“Build it and they will come.” Given the current climate, that business strategy might sound crazy. But when it comes to aquatic development, many in the industry are crazy — like a fox.

Aquatic designers and suppliers at a number of firms say that while business is down from last year, the difference is slight. Meanwhile, operators are optimistic new facilities will succeed.

“Our orders have been fairly consistent with last year. The only difference is, many projects are planned for completion later this year or early next year,” said Andrew Wray, director of sales, Whitewater West Industries Ltd. in Richmond, British Columbia, Canada.

It’s business as usual for Scott Weiss, president of V.i.P. Schools. He’s working with community and school district leaders in Marion, Iowa, to construct a recreation facility that includes indoor aquatic amenities.“We feel there is no better time to move forward than now,” Weiss said.

For those moving forward, it appears the biggest challenge is financing. The nearly frozen credit markets mean loans aren’t an option, so private projects such as Weiss’ require upfront funding.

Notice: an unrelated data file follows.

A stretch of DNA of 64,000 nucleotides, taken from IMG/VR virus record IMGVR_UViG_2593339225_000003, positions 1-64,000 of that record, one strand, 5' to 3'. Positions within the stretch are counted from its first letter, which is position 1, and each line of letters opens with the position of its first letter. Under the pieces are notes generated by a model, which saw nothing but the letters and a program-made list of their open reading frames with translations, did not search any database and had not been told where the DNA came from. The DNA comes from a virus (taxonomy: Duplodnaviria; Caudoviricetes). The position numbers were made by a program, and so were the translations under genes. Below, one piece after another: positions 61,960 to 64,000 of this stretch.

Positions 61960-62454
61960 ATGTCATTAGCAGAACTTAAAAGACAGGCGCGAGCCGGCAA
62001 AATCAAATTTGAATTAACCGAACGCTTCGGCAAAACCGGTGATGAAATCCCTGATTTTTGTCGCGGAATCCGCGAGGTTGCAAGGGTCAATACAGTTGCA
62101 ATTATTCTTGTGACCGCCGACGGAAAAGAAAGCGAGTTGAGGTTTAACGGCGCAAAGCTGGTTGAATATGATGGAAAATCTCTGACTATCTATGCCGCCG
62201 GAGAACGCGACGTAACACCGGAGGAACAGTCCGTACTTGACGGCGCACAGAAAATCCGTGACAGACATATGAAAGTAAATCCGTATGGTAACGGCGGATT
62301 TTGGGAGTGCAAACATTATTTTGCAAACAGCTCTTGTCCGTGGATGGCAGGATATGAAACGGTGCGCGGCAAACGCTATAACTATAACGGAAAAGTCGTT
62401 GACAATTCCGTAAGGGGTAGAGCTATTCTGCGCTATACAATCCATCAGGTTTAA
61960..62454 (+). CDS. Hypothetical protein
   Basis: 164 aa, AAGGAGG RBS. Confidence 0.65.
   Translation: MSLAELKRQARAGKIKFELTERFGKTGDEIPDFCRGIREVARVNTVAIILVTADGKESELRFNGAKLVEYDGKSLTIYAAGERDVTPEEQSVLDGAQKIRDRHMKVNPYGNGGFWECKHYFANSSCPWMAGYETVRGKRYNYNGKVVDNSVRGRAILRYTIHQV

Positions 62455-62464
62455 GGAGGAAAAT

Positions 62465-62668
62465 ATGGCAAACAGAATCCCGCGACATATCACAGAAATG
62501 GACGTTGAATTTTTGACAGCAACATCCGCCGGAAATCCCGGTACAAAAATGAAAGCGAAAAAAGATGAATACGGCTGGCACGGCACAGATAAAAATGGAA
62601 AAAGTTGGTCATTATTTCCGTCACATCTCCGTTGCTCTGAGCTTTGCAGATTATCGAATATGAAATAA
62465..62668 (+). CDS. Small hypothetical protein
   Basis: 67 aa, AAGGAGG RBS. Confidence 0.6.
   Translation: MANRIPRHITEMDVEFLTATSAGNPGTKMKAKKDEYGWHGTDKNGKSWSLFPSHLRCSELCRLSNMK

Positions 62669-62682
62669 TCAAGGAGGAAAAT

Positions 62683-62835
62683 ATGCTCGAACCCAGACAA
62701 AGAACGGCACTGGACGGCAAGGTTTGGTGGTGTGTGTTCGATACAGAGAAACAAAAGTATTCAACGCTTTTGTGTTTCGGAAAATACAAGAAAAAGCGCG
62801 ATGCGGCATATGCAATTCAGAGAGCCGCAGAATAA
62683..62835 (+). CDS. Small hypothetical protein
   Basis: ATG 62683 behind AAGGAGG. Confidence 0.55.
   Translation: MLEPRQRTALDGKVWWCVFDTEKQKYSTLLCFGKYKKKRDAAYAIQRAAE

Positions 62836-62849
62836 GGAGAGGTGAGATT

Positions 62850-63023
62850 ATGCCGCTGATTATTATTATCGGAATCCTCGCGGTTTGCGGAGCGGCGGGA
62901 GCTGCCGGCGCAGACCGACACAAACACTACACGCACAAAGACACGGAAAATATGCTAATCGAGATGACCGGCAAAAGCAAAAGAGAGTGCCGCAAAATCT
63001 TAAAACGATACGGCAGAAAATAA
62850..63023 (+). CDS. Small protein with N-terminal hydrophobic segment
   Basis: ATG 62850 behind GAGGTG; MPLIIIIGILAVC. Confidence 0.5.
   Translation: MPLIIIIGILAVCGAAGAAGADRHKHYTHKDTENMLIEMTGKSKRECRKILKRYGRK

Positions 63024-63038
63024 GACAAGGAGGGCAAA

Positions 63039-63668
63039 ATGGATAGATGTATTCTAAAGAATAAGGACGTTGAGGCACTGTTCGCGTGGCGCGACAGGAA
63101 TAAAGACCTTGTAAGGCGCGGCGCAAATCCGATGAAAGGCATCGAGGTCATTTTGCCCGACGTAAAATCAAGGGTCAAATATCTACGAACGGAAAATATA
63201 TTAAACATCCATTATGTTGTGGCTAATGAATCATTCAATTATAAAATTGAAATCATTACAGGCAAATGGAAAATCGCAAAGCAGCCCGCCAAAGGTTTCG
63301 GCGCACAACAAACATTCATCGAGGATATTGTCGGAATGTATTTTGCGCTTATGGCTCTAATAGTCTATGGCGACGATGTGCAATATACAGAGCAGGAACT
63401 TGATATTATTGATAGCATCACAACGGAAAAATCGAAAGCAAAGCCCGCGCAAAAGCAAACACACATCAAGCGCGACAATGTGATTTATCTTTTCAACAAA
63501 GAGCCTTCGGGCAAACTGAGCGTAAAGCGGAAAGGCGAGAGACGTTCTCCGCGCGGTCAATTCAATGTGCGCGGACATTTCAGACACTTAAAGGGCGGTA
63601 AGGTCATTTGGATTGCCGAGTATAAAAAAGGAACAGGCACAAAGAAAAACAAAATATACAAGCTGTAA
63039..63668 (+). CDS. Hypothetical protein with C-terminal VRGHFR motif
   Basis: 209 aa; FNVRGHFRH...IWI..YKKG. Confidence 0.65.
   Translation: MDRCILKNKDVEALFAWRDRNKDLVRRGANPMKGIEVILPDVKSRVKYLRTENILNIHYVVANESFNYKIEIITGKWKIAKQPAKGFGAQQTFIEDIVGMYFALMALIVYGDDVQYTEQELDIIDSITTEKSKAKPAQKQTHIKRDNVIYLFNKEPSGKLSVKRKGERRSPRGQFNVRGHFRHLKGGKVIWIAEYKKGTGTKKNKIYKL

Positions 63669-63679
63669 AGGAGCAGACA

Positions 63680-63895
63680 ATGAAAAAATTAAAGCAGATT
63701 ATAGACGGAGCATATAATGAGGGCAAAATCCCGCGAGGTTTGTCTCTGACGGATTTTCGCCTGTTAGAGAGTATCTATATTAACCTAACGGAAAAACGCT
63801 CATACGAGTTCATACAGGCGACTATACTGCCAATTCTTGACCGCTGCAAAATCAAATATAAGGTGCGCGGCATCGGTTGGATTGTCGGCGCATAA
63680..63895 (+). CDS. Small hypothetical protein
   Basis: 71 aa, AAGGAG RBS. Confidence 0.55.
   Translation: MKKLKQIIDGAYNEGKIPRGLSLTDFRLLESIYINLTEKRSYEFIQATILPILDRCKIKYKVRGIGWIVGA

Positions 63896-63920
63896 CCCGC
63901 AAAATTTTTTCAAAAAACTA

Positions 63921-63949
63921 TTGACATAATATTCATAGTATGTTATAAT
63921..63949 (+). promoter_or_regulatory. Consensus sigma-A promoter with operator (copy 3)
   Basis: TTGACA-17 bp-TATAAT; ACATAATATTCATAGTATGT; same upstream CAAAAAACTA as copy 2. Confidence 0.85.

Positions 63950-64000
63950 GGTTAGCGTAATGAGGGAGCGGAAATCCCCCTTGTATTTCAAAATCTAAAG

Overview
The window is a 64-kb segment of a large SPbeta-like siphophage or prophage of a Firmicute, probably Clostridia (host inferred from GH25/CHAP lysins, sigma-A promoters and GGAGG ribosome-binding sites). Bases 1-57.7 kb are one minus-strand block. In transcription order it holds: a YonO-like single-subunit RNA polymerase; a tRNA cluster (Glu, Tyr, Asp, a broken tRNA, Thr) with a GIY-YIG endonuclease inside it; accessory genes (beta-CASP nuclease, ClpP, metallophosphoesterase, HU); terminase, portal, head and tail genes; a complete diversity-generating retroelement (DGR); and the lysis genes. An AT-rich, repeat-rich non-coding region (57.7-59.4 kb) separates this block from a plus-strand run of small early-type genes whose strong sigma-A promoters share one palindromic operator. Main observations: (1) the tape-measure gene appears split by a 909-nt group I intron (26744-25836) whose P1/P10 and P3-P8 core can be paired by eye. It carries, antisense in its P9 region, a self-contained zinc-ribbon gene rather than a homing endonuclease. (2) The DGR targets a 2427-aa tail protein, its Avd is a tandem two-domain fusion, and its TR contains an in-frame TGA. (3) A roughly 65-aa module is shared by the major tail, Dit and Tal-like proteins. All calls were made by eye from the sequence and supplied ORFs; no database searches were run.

Public projects face a different situation. Because funding for things such as new aquatics centers often comes from bond measures or other revenue pools separate from general operating budgets, that money is specifically earmarked for the projects. But many state and local budgets are running huge deficits, so generating public support for new construction in the face of cutbacks and layoffs may be more than some leaders want to undertake, noted Scot Hunsaker, chief operating officer at St. Louis-based Counsilman-Hunsaker.

Randy Mendioroz agrees. “It’s pretty hard to justify new aquatics center projects when you can’t keep up with demand for basic services,” says Mendioroz, founder and principal of Aquatic Design Group in Carlsbad, Calif., which so far has approximately 25 projects lined up for this year (on par with 2008).

Still, some communities are continuing with new aquatic development in response to a need for recreation facilities. The Christopher High School gym and aquatics center project in Gilroy, Calif., is an example. The $16 million endeavor is a joint project between city and school district, slated for completion in 2009-10. It is moving forward even though decreased tax revenue, has left the city struggling to come up with its $4.5 million portion.

Hunsaker said that’s happening elsewhere, too. “They see that people still need quality-of-life amenities. We’re seeing memberships dramatically going up, and 10- to 20 percent increases in usage at park and recreation facilities.”

There’s one more big reason many say it makes good economic sense to build during this recession: Lower prices mean more for the money.

“Construction costs are extremely cheap right now,” Mendioroz said. “For anyone building, now is a great time.”